A bigger surprise was the character of Cora. Generally, Cooper is incapable of handling female characterization without building a nauseating shrine to the 'gentle sex.' As a result, it is all the more refreshing to find Cora outspoken, resolute, and strong. During one sequence when several characters are imprisoned by the Iriquois, it is she - not her 'brave male protector' - who remembers to leave a trail in the forest so they can be rescued.

On the other side of the fence, Le Renard Subtile is the best villian of the series by a long shot. Even though you hate him, you can't help but sympathize with him to a certain degree. Cooper skillfully (and without preaching) uses the tragedy of Indian displacement as Magua's motivation. Though it's hard not to feel Magua's anger is justified on some level, Cooper prevents you from rooting for his villian and this creates some interesting tensions.

As with many of the Leatherstocking tales, victory is bittersweet and is necessarily a defeat for the wilderness Hawkeye loves. The fate of the Mohicans clearly foreshadows what Cooper (and the reader) knows will become of every Native American in this tale (or in real life). Comparing these charcters to their latter selves in 'The Pioneers' underscores this very emotionally.

You can definitely enjoy 'The Last of the Mohicans' all by itself and as a straight-up frontier advernture, but there is more to be found if you read it a little deeper. It is a book every American should read. NOTE: Please don't hold the dreadful Daniel Day Louis movie against this book; the two have little in common beyond their titles. "

"Set during the French and Indian War, THE LAST OF THE MOHICANS follows Cooper's renowned hero Natty Bumpo (known here at "Hawkeye" or "the scout") on an adventure to rescue a couple of well-bred daughters of America from a hostile Indian tribe and their treacherous leader Magua (or Renard Subtil). Compared to Cooper's other work, this one is a non-stop thrill ride, with plenty of intense and fast-paced action mingled in with his usual overly-verbose descriptive style. Because of that, this is my favorite of James Fenimore Cooper's novels, and I'd recommend it for any reader.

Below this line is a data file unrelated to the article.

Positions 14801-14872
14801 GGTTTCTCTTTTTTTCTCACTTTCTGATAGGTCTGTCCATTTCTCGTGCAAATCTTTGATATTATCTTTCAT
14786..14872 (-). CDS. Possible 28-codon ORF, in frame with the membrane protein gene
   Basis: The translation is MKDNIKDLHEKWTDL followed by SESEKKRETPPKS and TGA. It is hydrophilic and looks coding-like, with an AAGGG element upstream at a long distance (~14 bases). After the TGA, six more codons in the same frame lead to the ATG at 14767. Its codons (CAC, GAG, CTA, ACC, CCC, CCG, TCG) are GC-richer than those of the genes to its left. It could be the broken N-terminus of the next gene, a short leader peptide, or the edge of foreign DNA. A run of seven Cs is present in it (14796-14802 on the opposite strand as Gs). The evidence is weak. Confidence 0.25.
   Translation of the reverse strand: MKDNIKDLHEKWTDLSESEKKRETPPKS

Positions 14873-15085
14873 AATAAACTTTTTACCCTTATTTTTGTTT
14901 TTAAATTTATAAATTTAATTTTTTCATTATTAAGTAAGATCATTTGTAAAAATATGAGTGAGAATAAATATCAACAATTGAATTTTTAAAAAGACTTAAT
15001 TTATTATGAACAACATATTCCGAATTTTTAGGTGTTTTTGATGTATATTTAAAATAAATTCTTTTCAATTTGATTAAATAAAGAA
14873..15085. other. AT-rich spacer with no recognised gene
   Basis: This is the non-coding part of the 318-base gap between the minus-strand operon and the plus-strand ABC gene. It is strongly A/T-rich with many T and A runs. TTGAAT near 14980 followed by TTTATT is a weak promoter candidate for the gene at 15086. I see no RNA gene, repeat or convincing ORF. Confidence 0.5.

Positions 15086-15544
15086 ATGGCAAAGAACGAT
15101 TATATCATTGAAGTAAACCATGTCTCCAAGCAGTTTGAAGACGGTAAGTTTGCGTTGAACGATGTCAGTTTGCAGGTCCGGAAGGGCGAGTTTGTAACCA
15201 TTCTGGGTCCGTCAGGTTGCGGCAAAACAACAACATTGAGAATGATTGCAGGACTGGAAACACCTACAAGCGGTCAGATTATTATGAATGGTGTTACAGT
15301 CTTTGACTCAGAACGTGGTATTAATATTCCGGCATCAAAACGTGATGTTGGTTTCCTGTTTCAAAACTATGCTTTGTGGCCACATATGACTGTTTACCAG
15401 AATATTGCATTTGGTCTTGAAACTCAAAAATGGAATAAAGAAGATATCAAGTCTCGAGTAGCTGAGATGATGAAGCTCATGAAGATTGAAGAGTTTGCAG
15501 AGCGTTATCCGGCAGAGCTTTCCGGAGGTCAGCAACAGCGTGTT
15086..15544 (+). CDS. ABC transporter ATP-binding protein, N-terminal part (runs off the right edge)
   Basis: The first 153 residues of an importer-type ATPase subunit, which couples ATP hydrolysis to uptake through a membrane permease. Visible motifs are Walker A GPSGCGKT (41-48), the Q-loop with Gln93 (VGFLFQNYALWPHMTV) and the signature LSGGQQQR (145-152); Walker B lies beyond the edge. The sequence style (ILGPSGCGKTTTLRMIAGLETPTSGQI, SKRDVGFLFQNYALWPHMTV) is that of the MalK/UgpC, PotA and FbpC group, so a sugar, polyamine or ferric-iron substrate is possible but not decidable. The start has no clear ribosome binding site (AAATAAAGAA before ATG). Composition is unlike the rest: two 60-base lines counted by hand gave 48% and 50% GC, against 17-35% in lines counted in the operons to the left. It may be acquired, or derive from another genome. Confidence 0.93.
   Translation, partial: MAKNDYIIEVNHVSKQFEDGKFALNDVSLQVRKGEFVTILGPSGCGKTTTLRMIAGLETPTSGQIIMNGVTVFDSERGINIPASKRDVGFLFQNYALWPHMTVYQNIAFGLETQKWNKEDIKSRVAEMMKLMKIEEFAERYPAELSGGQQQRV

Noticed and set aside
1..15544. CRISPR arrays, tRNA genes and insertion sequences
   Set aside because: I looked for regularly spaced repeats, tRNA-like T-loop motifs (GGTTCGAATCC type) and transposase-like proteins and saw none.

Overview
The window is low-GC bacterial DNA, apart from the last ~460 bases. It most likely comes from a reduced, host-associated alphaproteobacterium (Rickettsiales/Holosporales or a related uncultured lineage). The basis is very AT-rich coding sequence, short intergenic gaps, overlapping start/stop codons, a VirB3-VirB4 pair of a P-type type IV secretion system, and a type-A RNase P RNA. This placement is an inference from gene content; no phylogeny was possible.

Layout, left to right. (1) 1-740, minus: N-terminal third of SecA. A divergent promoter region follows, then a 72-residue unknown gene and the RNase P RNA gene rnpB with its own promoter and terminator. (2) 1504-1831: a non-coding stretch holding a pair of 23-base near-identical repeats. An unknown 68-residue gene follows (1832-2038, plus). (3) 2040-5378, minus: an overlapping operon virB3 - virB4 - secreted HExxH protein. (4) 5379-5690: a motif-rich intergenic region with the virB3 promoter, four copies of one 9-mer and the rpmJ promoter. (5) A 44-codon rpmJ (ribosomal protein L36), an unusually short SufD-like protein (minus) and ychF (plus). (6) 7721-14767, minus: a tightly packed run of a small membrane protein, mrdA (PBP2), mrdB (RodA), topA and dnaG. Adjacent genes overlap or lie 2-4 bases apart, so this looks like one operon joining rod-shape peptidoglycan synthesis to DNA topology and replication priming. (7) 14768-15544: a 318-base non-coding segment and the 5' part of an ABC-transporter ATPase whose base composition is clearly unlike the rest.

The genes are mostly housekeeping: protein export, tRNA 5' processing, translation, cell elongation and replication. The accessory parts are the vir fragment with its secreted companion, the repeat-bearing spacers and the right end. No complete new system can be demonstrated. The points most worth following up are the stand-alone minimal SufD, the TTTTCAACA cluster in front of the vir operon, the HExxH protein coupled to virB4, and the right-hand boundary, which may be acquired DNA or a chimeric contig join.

As a piece of historical fiction, this one again stands out as being superior to his other works. With the focal point of the setting being around the armies and officers of the French and British empires right smack in the middle of the French and Indian War (or Seven Years War if you're not from America), this story is grounded in a well-known historical perspective. Some of the events related in this novel also have strong backing in historical facts. From the individual battles described to the extremely messy and downright horrifying massacre after the surrender of General Munro to the French, Cooper's tale is based on real life occurrences.

Refreshingly, Cooper doesn't shy from portraying the Native Americans in THE LAST OF THE MOHICANS in a less than flattering manner. While described as complex and admirable in some instances, in others the Indians here are brutal, crazy, and downright savage. Even the "good Indians" here, in Chingachkook and Uncas, don't fail to retrieve the occasionally scalp when the opportunity presents itself. The strangeness and brutal-seeming practices of many Native American tribes are well-known historical facts, and it is nice to read a book that doesn't sugar-coat or justify Indian practices for the sake of political correctness.

While its not the easiest book in the world, this one should be enjoyable for nearly every type of reader. Highly recommended. "

"This was an excellent book that was different from the Hollywood version. Although I liked the movie, I was amazed to find out how much they changed the story. The book offers much more insight into the characters and explains the rest of the story. The narrator does a great job with different accents, languages and genders. Very enjoyable"